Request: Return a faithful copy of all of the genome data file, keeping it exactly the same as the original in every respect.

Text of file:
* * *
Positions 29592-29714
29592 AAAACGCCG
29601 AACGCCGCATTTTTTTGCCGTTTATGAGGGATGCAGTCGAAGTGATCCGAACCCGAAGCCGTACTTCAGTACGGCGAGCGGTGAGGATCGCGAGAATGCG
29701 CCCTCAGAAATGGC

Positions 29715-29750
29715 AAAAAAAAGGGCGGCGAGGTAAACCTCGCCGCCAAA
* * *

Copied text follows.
Positions 29592-29714
29592 AAAACGCCG
29601 AACGCCGCATTTTTTTGCCGTTTATGAGGGATGCAGTCGAAGTGATCCGAACCCGAAGCCGTACTTCAGTACGGCGAGCGGTGAGGATCGCGAGAATGCG
29701 CCCTCAGAAATGGC

Positions 29715-29750
29715 AAAAAAAAGGGCGGCGAGGTAAACCTCGCCGCCAAA